The Ops team is responsible for maintaining a curated base image with a common application runtime. As the company is building Java apps, they bundle Oracle JDK and Tomcat, applying security updates as needed.
This scenario has been tested on DockerHub 2.0 and works like a charm. Updating the base image sources on Github triggers a build for base-image job, which is then published to DockerHub 2.0.
Jenkins detects these changes to the DockerHub hosted images, and and jobs that depend on the upstream base-image* will be rebuilt, tested, and published (and possibly released).
The Ops team are happy with this, as their fears of developers running ancient docker images full of security holes are calmed by knowing that by simply updating the base-image, all projects that depend on it will be notified and updated automatically:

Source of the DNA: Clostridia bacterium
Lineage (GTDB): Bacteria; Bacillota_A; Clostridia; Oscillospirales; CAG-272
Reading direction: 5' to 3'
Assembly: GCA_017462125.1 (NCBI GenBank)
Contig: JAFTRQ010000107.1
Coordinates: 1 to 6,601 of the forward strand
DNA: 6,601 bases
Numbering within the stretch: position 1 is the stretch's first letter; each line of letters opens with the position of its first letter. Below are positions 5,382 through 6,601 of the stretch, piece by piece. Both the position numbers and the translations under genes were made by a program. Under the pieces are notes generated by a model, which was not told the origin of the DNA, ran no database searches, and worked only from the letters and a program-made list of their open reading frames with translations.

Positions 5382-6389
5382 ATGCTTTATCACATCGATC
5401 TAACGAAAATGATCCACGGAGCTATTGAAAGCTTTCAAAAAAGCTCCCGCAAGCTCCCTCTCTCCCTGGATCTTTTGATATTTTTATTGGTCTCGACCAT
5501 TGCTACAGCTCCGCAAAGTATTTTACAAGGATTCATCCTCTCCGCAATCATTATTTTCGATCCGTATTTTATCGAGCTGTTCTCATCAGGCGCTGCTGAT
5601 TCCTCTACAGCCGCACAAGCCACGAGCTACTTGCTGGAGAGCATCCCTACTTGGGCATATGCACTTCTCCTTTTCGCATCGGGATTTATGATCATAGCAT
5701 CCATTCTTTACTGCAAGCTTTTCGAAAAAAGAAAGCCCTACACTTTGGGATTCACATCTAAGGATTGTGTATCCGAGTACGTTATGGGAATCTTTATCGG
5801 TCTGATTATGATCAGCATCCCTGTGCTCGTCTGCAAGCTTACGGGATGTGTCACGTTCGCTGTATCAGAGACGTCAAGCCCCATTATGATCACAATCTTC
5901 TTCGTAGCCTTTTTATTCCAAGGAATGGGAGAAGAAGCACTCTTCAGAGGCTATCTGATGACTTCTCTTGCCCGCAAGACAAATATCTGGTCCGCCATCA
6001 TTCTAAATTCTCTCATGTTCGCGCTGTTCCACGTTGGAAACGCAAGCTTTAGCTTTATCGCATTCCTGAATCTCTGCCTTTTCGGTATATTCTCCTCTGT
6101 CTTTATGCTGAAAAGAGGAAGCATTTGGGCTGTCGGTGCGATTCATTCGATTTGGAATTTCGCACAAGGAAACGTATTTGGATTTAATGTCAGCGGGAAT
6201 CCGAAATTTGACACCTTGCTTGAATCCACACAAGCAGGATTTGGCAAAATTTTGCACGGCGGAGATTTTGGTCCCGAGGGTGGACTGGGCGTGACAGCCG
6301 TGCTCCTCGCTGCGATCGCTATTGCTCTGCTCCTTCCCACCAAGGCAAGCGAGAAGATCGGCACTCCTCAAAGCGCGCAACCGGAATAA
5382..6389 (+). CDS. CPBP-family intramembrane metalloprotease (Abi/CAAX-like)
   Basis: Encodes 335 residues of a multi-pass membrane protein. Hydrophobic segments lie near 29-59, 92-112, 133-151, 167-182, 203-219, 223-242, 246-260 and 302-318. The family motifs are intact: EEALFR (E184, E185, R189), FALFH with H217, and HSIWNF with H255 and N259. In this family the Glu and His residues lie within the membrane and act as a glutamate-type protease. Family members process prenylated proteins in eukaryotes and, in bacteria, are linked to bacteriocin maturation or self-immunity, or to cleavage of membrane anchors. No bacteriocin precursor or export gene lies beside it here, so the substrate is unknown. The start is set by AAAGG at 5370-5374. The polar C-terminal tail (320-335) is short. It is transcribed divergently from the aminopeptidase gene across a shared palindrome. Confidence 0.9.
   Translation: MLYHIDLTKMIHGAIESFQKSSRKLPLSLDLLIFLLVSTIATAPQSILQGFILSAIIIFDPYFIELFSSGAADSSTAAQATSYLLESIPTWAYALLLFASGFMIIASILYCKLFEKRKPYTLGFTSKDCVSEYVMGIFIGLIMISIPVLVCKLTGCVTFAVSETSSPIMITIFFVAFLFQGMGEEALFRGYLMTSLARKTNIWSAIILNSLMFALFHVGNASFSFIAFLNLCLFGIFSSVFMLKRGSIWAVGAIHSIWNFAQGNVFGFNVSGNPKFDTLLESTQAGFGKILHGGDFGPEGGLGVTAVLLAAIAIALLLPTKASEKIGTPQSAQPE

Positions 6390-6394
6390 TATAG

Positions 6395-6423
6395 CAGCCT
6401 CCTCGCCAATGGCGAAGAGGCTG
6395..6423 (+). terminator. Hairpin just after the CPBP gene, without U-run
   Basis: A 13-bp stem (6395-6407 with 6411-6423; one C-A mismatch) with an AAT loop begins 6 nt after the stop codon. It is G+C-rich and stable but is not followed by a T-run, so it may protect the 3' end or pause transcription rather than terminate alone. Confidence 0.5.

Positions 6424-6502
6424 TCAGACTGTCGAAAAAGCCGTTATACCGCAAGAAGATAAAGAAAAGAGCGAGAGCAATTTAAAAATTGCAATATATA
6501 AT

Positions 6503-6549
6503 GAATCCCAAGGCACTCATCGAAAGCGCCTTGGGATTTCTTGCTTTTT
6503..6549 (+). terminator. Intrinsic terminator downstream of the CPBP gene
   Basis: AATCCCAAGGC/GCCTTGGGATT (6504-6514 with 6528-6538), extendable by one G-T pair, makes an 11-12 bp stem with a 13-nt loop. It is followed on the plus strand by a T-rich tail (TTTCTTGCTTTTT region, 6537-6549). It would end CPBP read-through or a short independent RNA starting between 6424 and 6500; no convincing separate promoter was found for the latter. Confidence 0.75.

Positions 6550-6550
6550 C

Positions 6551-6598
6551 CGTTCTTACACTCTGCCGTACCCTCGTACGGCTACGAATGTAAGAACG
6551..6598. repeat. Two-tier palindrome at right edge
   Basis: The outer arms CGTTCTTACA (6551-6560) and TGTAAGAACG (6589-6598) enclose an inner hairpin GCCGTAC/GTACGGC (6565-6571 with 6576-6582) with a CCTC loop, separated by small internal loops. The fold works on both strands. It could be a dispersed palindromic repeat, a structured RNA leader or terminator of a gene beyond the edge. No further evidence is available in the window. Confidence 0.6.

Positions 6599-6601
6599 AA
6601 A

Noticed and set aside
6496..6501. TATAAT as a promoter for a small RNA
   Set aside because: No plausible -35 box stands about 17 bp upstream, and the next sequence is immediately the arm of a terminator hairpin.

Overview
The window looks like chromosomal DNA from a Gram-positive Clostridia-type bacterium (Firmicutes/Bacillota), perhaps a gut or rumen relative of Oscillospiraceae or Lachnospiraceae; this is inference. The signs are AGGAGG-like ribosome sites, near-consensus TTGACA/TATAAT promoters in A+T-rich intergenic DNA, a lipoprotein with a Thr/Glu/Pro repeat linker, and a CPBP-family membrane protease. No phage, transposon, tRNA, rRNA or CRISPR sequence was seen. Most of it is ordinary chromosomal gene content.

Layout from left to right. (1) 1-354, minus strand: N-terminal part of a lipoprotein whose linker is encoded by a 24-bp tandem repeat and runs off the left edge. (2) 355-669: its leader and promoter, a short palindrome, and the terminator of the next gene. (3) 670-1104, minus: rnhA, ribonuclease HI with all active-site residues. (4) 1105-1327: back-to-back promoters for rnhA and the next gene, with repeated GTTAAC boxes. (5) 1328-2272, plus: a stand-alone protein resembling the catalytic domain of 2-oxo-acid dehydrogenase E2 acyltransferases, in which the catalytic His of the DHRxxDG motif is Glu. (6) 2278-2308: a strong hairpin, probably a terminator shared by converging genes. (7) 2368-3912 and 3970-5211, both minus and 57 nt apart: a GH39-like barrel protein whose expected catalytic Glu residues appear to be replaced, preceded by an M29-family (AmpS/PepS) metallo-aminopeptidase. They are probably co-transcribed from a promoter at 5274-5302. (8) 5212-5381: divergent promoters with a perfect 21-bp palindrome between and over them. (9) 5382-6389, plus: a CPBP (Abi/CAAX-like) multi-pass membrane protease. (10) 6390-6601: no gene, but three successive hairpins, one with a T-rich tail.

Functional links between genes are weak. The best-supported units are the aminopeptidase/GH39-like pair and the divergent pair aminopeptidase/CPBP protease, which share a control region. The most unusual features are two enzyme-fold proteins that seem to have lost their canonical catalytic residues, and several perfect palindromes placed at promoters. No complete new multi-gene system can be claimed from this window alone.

To learn more about Docker integration with CloudBees Jenkins Platform, be sure to read additional blogs on http://blog.cloudbees.com, including Architecture: Integrating CloudBees Jenkins Platform with Docker Hub (INSERT LINK).
You can read more documentation about CloudBees and Docker containers here.
* Note the new Docker-Workflow feature will automatically register for changes to base images if you use that way to build out your pipeline:
Team's logos are from commitstrip.com, which I recommend you follow - you may not learn much but you should get some good laughs.
Nicolas De Loof is based in Rennes, France. Read more about Nicolas in his meet the bees blog post, and follow him on Twitter.